One week from Sunday, Ryan Braun will become a “10 and 5” player with the Milwaukee Brewers, giving him full veto power over any trade. But does that really change anything in regard to the possibility that he might be traded? No, it doesn’t. “When it comes to the trade stuff, I don’t think it’s very relevant,” Braun said. Brewers general manager David Stearns agreed, using the same words: “not relevant.” First of all, what is “10 and 5” status, you ask? It means a player has been in the major leagues 10 years, including at least the last five with the same club. In Braun’s case, of course, all 10 years have been with the Brewers. Braun debuted with the Brewers on May 24, 2007, in San Diego, going 1 for 4 with a double, sacrifice fly, run scored and two runs batted in. There was an assumption that May 24 of this season would be his “10 and 5” day, but MLB obviously has a different accounting method, marking that status on May 14. “I had always assumed the same thing until I was told otherwise,” Braun said. “I had no idea. “It’s something to be proud of, obviously. It’s not easy to spend 10 years in this league and continue to have success.” Let me explain why “10 and 5” status doesn’t really change anything regarding Braun’s future with the Brewers. At present, there are only six teams to which he can be traded without his permission, but realistically that number is lower because Braun entered 2017 with four years and $76 million remaining on his contract, a non-starter for some of those teams.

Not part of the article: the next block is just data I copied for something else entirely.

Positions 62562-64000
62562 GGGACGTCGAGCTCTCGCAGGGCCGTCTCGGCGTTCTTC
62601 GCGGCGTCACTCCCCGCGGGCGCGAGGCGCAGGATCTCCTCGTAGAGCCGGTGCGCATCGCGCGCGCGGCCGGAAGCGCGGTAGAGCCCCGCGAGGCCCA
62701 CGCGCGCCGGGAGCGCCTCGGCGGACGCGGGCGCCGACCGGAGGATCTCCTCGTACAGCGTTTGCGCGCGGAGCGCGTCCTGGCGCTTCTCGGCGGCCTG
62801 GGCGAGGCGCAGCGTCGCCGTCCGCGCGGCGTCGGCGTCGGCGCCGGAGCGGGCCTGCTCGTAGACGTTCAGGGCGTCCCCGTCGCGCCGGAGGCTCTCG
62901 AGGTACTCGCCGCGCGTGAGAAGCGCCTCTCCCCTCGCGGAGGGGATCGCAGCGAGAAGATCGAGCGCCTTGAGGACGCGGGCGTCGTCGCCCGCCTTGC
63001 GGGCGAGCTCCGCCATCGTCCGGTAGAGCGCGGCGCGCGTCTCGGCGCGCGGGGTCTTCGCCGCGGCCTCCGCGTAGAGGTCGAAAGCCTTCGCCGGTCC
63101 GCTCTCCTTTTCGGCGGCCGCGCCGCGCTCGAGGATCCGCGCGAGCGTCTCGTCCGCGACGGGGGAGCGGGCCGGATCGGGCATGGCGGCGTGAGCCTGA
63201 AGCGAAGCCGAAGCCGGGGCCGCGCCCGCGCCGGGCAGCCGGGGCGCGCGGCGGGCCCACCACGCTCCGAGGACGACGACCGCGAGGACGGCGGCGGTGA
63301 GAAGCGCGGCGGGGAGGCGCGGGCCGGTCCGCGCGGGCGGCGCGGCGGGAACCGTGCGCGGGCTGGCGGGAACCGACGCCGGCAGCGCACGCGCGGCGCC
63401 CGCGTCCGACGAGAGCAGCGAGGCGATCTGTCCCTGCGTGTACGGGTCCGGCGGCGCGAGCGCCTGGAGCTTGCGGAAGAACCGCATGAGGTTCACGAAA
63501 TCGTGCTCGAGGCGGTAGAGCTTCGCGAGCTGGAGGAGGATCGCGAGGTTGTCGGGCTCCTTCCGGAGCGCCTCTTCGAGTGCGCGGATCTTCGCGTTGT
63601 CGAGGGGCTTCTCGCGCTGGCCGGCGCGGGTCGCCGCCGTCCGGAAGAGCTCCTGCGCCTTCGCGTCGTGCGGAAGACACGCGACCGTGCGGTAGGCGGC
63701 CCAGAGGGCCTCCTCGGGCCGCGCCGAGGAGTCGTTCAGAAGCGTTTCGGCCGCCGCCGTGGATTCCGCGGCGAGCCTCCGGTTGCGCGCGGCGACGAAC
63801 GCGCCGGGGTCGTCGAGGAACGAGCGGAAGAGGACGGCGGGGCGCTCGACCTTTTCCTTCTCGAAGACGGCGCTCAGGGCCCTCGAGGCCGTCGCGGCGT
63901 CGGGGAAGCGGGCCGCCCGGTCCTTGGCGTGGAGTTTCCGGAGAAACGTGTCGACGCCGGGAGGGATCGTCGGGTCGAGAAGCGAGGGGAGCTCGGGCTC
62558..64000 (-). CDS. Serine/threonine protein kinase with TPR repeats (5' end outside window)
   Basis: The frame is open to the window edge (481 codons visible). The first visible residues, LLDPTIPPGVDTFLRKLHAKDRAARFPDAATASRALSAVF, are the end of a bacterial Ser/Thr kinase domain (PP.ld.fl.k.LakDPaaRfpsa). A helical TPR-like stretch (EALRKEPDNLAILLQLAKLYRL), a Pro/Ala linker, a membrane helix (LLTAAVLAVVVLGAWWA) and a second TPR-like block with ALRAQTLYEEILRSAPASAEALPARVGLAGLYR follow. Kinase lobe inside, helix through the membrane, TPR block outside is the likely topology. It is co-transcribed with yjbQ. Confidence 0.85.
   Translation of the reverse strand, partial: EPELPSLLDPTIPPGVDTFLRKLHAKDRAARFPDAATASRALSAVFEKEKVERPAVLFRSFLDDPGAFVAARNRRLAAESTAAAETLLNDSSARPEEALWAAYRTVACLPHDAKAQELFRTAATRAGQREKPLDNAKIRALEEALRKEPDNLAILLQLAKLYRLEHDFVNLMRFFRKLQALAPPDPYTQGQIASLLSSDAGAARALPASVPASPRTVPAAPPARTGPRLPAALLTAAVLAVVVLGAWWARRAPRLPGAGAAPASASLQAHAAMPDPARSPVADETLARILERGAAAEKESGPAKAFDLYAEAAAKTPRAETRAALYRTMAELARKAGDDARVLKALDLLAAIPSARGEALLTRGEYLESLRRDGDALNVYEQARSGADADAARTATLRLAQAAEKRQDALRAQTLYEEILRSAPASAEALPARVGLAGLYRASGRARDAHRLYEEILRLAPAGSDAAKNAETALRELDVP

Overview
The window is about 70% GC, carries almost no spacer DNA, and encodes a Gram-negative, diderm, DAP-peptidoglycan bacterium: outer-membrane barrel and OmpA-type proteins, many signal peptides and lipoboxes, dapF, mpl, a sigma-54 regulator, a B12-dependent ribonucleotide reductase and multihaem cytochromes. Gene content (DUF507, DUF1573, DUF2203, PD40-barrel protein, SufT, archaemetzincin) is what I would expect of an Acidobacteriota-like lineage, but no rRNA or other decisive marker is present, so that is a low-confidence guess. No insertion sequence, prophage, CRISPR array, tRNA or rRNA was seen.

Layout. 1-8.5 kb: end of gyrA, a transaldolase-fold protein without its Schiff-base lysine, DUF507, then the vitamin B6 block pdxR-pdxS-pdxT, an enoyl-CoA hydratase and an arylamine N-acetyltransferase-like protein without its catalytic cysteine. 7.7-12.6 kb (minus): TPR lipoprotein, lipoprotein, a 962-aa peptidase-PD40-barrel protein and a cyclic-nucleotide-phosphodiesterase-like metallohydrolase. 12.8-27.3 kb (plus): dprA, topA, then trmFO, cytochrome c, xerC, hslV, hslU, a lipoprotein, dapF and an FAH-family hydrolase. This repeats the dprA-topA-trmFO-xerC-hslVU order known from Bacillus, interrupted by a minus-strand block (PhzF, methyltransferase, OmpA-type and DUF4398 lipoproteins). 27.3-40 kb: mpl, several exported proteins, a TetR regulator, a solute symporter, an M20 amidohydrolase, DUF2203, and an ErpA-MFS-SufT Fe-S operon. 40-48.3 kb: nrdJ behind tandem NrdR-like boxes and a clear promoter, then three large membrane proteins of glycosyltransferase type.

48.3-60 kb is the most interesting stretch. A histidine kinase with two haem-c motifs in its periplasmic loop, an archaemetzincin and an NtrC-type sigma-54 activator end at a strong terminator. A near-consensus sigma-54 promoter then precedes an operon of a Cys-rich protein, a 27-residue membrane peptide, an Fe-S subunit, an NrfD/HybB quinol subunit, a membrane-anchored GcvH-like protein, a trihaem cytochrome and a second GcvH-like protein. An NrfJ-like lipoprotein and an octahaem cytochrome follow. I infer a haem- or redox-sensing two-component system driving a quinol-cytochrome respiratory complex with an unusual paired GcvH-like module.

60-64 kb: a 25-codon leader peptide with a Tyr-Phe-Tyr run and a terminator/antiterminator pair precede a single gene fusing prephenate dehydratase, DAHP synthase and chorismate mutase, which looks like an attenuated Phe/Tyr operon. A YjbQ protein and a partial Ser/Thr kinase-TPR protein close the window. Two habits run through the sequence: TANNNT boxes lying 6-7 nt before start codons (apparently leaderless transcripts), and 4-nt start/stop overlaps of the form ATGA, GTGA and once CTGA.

Ryan Braun on 10-5 rights: Brewers know exactly which teams I'd be interested in
Milwaukee Journal Sentinel | May 7